The most important unit operation in the processing of cassava roots to value-added products is drying. Dryers are used to convert cassava mash to floury/powdery products. Among the different dryers, flash dryers have the shortest residence time of drying, are the most economical and widely used drying system for solids that have been dewatered or inherently have low moisture content. Thus, it's suitability for the production of starch, high-quality cassava flour (HQCF) and powdered fufu. Many flash dryer designs based on efficiency, product quality and throughput have been developed by fabricators in Nigeria. Year 2000 was the first time a flash dryer (owned by Femtex Starch factory in Lagos) was tested by IITA for drying HQCF. The result was encouraging, and it led to the subsequent technical support to equipment fabricators in Nigeria for the widespread fabrication and its use for drying of cassava to HQCF in Nigeria. Since 2004, flash dryers have been fabricated commercially and installed in Nigeria and other African countries (Ghana, Tanzania, Madagascar, Malawi, Zambia, etc.) by subsequent projects, government institutions, and the private sector.
One of the major challenges facing cassava root trade is the rapid postharvest physiological deterioration (PPD) of the roots which normally occurs within two days of harvest. This results into short marketing period, discounted prices, losses in income to growers and traders, and reduced utilization and food security. Waxing of cassava roots, using safe wax and fungicides approved in the country of operation can help to extend the shelf-life of roots to about 14 days or more without any detrimental effect on the eating quality and safety of cassava roots.
Cassava commercialization is faced with a double-edged problem: industrial cassava processors often located in the cities experience scarcity of fresh cassava roots to operate the processing plants while cassava farmers, mostly located in rural areas, lack market access to sell their roots partly due to inaccessible rural roads. The rural sector lacks the necessary infrastructure (electricity, water, etc.) and labor to attract investments in processing factories. Since cassava is very perishable and bulky, the risk of postharvest losses and cost of transporting cassava roots to city-based factories are high. Hence, most cassava processing factories in sub-Saharan Africa, established in the cities, are not competitive and are in a state of paralysis. Many investments in cassava processing factories have become moribund and bankrupt. The IITA TAAT Cassava Compact Project has designed a Mobile Cassava Processing Plant (MCPP) as an alternative investment approach for the private sector to avoid the problems associated with investments in expensive immobile processing factories, inconsistent and inadequate supply of raw materials, high cost of transporting bulky fresh roots to the city-based factories, and the loss in both the quality and quantity of roots that reach the factory.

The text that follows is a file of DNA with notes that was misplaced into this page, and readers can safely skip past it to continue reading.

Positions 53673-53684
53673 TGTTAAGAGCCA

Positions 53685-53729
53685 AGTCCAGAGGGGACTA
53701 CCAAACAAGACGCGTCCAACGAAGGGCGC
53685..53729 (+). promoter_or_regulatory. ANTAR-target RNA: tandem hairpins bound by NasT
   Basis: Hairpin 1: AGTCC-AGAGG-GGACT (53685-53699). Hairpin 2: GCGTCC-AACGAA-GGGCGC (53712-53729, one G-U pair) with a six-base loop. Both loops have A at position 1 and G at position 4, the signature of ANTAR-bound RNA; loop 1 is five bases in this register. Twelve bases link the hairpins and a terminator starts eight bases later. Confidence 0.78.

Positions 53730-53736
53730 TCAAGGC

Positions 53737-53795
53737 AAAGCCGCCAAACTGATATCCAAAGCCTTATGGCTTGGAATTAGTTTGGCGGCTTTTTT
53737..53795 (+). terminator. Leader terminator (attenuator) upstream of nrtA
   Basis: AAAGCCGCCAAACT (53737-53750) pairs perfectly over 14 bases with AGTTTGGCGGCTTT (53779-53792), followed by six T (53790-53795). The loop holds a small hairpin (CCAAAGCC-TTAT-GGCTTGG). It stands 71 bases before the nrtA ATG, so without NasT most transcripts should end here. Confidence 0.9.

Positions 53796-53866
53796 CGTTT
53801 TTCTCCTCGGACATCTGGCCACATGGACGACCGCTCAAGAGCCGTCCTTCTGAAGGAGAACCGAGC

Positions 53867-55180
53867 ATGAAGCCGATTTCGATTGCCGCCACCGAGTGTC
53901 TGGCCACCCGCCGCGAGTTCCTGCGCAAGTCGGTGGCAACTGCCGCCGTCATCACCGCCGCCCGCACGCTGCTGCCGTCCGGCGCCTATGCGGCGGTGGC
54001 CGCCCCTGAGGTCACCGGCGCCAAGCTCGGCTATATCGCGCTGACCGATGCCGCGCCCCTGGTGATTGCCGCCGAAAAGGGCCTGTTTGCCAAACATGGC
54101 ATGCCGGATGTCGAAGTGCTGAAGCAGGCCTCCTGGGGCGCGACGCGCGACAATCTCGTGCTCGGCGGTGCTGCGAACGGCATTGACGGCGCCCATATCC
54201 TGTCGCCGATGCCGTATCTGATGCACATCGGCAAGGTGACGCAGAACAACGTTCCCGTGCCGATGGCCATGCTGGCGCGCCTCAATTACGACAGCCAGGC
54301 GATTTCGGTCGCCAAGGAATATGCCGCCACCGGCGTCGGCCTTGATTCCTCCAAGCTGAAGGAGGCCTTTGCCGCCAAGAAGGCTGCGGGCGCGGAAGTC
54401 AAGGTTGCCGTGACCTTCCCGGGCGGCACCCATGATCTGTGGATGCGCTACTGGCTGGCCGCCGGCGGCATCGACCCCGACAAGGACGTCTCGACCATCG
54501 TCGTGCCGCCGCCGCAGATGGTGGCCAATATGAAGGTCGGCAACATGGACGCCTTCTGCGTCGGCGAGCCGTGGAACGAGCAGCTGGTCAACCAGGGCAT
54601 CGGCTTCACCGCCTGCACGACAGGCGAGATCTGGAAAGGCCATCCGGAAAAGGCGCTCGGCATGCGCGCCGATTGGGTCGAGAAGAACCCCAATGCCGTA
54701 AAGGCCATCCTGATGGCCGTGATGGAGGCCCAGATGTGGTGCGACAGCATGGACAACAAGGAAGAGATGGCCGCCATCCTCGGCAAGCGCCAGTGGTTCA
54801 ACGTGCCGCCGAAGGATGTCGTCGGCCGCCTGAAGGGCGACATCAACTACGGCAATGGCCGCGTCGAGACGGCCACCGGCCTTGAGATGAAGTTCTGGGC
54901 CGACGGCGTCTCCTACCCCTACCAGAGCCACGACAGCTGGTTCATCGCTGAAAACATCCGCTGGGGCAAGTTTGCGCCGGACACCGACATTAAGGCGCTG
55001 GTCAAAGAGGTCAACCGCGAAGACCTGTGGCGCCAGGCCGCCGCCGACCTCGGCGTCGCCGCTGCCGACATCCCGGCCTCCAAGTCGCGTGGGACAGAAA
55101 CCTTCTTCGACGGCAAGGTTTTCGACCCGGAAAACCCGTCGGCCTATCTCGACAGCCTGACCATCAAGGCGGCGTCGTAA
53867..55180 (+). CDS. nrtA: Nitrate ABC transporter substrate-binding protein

NoduMax is a peat based inoculant ensuring that soybean’s symbiotic rhizobium bacteria are present, resulting in improved root nodulation and high rates of biological nitrogen fixation (BNF). Nitrogen fixation eliminates the need for costly nitrogen fertilizers. NoduMax contains the industry-standard strain USDA 110 and includes a gum Arabic adhesive and user instructions, It is packed in 100 g packets sufficient for 10 to 15 kg soybean seed. Seeds are inoculated at a cost of about $18 per ha and result in yield increase of about 350 kg per ha worth $175. NoduMax is produced by the IITA Business Incubation Platform (BIP) in Ibadan, Nigeria and its distribution area includes Benin, Ghana, Nigeria and Togo. Manufacturers may apply to license NoduMax from the BIP. Distributor are eligible for quantity discounts.